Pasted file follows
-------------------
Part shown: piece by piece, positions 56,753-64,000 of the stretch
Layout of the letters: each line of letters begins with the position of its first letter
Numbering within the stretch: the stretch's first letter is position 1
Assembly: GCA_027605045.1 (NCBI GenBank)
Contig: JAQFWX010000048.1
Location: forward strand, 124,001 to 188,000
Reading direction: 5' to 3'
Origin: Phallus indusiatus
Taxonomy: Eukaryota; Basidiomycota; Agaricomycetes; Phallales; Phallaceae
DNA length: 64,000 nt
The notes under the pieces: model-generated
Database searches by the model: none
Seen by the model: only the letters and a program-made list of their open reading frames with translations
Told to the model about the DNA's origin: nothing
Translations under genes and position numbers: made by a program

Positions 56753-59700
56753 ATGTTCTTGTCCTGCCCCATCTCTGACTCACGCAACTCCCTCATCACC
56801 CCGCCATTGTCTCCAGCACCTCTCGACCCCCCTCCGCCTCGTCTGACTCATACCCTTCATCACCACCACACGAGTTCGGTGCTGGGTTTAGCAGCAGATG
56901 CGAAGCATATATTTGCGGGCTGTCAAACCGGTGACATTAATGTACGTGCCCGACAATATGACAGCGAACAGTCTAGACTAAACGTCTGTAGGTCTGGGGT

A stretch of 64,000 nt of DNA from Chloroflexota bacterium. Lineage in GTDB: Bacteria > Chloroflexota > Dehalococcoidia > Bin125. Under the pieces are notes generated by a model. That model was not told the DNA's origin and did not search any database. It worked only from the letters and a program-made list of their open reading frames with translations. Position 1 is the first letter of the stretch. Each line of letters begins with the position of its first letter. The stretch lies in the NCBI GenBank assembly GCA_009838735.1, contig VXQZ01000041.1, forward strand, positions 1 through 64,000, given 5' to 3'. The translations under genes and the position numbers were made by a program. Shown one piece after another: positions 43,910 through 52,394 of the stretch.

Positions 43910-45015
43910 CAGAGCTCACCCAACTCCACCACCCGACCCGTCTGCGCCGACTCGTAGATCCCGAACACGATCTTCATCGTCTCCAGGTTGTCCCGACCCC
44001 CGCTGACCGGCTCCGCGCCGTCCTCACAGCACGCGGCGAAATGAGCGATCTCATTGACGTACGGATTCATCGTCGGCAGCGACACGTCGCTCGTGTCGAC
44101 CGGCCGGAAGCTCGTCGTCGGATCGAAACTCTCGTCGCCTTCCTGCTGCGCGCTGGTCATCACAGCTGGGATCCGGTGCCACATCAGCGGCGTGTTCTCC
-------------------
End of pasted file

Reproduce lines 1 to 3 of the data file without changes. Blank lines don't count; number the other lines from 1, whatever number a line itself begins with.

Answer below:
Part shown: piece by piece, positions 56,753-64,000 of the stretch
Layout of the letters: each line of letters begins with the position of its first letter
Numbering within the stretch: the stretch's first letter is position 1